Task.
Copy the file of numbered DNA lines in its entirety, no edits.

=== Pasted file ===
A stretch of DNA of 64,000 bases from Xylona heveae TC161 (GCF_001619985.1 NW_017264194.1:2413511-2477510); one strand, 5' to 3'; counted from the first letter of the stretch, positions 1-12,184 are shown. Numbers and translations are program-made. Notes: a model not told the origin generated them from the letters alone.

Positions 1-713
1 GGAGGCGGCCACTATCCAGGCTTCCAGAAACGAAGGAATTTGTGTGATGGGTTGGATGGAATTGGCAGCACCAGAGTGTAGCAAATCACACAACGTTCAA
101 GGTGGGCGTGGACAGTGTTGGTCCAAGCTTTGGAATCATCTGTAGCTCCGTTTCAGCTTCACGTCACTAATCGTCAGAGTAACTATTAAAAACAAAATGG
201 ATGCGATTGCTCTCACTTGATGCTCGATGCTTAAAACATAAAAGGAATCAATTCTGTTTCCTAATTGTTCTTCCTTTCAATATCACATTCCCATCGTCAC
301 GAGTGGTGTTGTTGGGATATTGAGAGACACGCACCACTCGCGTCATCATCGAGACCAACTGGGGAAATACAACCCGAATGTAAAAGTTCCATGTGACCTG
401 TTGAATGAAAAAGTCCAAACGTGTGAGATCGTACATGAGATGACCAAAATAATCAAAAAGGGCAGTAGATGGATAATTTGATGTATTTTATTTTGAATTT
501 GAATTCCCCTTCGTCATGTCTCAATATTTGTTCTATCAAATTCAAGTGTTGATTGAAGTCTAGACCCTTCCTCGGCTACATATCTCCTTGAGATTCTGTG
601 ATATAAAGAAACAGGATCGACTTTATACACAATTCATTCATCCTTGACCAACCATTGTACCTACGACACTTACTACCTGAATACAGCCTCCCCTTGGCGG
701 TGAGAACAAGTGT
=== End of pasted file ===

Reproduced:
A stretch of DNA of 64,000 bases from Xylona heveae TC161 (GCF_001619985.1 NW_017264194.1:2413511-2477510); one strand, 5' to 3'; counted from the first letter of the stretch, positions 1-12,184 are shown. Numbers and translations are program-made. Notes: a model not told the origin generated them from the letters alone.

Positions 1-713
1 GGAGGCGGCCACTATCCAGGCTTCCAGAAACGAAGGAATTTGTGTGATGGGTTGGATGGAATTGGCAGCACCAGAGTGTAGCAAATCACACAACGTTCAA
101 GGTGGGCGTGGACAGTGTTGGTCCAAGCTTTGGAATCATCTGTAGCTCCGTTTCAGCTTCACGTCACTAATCGTCAGAGTAACTATTAAAAACAAAATGG
201 ATGCGATTGCTCTCACTTGATGCTCGATGCTTAAAACATAAAAGGAATCAATTCTGTTTCCTAATTGTTCTTCCTTTCAATATCACATTCCCATCGTCAC
301 GAGTGGTGTTGTTGGGATATTGAGAGACACGCACCACTCGCGTCATCATCGAGACCAACTGGGGAAATACAACCCGAATGTAAAAGTTCCATGTGACCTG
401 TTGAATGAAAAAGTCCAAACGTGTGAGATCGTACATGAGATGACCAAAATAATCAAAAAGGGCAGTAGATGGATAATTTGATGTATTTTATTTTGAATTT
501 GAATTCCCCTTCGTCATGTCTCAATATTTGTTCTATCAAATTCAAGTGTTGATTGAAGTCTAGACCCTTCCTCGGCTACATATCTCCTTGAGATTCTGTG
601 ATATAAAGAAACAGGATCGACTTTATACACAATTCATTCATCCTTGACCAACCATTGTACCTACGACACTTACTACCTGAATACAGCCTCCCCTTGGCGG
701 TGAGAACAAGTGT